It is called Archimedes principle
Principles in physics are a part of the extra axioms needed in order to be able to model with mathematics physical observations, in this case the way the water (or fluid) is being displaced by the addition of an object in a bath of water.
A principle is the result of observing a physical phenomenon and finding out that a specific statement applies for all similar cases. At the time it was established as true, that it always worked , it helped in the progress we have made to the physics model we use now, where why this happens can be explained with more elaborate theories and different axiomatic assumptions.that make up the theory of thermodynamics, the concept of buoyancy.
We now describe matter in terms of temperature, volume pressure, density ... and the axioms of thermodynamics are far removed from Archimedes principle, but it still holds because it depends on the observations of matter.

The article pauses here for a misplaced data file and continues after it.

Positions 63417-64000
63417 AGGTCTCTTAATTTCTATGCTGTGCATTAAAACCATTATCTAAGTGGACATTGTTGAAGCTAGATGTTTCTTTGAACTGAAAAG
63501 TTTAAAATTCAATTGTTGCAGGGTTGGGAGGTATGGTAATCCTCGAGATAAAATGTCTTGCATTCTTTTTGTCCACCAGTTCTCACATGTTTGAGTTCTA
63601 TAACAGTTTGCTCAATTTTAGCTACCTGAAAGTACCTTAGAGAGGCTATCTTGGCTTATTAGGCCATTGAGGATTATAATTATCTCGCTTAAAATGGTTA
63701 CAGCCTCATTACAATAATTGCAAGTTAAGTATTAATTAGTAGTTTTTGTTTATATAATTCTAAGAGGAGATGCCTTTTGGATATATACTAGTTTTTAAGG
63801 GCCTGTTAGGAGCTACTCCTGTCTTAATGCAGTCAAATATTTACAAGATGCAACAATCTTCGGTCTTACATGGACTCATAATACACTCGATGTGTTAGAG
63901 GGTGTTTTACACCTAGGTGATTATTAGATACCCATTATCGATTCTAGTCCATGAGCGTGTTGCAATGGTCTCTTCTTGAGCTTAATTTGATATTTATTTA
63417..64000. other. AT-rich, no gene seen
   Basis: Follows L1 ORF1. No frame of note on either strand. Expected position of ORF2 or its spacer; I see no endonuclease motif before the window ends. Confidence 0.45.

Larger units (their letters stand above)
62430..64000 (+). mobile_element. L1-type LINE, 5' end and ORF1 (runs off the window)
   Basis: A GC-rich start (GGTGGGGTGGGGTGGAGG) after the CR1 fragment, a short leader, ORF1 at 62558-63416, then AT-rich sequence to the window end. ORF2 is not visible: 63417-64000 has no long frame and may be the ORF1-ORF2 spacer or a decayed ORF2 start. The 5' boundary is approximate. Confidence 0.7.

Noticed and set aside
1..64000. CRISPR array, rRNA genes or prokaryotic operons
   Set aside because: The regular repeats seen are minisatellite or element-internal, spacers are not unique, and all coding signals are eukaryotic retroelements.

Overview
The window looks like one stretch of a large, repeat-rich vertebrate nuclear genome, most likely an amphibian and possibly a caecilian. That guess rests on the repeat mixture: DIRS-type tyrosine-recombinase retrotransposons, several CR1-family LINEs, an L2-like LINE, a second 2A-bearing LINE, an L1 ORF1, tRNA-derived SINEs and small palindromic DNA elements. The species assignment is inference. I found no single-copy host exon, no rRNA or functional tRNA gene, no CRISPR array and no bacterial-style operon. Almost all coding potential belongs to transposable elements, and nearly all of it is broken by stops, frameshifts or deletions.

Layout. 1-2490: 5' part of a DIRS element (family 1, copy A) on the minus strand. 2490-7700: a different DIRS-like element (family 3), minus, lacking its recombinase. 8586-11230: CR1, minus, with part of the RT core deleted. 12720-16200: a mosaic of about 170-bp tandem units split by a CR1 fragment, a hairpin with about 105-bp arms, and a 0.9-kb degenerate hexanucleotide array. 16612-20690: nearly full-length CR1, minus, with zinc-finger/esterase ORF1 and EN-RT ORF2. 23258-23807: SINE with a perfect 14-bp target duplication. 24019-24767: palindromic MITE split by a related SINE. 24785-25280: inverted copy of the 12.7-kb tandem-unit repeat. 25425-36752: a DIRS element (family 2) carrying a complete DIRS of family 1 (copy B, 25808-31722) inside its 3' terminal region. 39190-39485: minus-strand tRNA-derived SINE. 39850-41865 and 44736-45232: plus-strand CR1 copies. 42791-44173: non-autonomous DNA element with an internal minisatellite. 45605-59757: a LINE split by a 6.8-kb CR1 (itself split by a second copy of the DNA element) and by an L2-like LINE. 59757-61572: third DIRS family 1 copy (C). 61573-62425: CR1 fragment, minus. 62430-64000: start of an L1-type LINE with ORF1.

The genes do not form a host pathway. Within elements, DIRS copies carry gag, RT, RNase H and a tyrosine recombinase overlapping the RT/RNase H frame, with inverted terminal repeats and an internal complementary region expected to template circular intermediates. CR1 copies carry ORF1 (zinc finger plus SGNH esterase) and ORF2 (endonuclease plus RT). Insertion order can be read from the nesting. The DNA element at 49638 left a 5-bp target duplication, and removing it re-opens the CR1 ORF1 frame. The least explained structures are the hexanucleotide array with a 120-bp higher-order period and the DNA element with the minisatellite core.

Buoyancy arises from the fact that fluid pressure increases with depth and from the fact that the increased pressure is exerted in all directions (Pascal's principle) so that there is an unbalanced upward force on the bottom of a submerged object.
Shouldn't the mass of water displaced be equal to half the mass of the rectangle, the part inside the water? Why is also the amount of mass outside of the water being displaced?
It is a matter of density, grams per centimeter cubed. For the object to float it has smaller density than water, otherwise if the density were the same to water it would float below the surface or move anyplace in the bath, if larger, it would go to the bottom.